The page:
progressive17 progressive17's picture

How are you going to "Shut [North Korea] down"? Any attempt to destabilize Pyongyang could result in the deaths of hundreds of thousands, if not millions of people in South Korea. It is a stalemate.

Mr. Magoo Mr. Magoo's picture

I didn't mean "militarily".  But DPRK seemed to lose their shit when the first sanctions were levied -- preventing some of the "higher ranked people" from importing luxury goods and such.  So, maybe more of that. 

No guns, more shuns.

epaulo13 epaulo13's picture

The Destruction and Reconstruction of North Korea, 1950 - 1960

The American Air War and the Destruction of North Korea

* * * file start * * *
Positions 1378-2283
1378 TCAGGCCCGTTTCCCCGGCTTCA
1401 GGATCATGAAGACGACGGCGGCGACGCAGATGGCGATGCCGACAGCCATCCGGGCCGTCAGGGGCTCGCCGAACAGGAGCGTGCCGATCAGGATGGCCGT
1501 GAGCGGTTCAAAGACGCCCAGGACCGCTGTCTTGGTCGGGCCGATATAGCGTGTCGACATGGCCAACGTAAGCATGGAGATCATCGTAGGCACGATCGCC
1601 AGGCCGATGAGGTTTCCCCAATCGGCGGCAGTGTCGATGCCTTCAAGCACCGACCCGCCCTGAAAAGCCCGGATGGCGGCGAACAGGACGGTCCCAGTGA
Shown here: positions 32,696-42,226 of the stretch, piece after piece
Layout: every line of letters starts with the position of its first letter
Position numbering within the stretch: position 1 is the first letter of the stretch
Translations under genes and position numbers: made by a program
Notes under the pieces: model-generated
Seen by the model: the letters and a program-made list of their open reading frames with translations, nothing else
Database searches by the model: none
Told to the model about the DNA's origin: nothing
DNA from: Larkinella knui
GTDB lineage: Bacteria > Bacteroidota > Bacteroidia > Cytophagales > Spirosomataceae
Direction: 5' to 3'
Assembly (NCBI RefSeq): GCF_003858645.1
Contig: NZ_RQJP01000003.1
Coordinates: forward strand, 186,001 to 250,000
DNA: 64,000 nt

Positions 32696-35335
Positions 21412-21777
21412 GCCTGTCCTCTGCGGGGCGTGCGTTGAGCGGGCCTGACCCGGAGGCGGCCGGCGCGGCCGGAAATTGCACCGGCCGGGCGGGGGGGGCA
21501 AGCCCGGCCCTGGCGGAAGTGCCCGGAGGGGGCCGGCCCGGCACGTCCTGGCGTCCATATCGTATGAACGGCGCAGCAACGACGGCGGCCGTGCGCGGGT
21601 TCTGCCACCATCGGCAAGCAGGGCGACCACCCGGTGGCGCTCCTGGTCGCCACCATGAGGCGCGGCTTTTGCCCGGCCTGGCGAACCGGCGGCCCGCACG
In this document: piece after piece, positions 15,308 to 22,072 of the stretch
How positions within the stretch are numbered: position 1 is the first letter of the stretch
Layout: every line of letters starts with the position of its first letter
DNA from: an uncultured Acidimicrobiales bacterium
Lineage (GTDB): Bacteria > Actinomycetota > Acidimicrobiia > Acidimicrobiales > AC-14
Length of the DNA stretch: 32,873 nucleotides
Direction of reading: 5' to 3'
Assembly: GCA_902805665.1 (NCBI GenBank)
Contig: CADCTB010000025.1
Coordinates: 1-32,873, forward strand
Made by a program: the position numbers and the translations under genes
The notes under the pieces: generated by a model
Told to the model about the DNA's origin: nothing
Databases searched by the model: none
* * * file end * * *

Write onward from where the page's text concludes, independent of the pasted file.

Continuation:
The Korean War, a “limited war” for the US and UN forces, was for Koreans a total war. The human and material resources of North and South Korea were used to their utmost. The physical destruction and loss of life on both sides was almost beyond comprehension, but the North suffered the greater damage, due to American saturation bombing and the scorched-earth policy of the retreating UN forces.1 The US Air Force estimated that North Korea’s destruction was proportionately greater than that of Japan in the Second World War, where the US had turned 64 major cities to rubble and used the atomic bomb to destroy two others.  American planes dropped 635,000 tons of bombs on Korea --  that is, essentially on North Korea --including 32,557 tons of napalm, compared to 503,000 tons of bombs dropped in the entire Pacific theatre of World War II.2 The number of Korean dead, injured or missing by war’s end approached three million, ten percent of the overall population. The majority of those killed were in the North, which had half of the population of the South; although the DPRK does not have official figures, possibly twelve to fifteen percent of the population was killed in the war, a figure close to or surpassing the proportion of Soviet citizens killed in World War II.3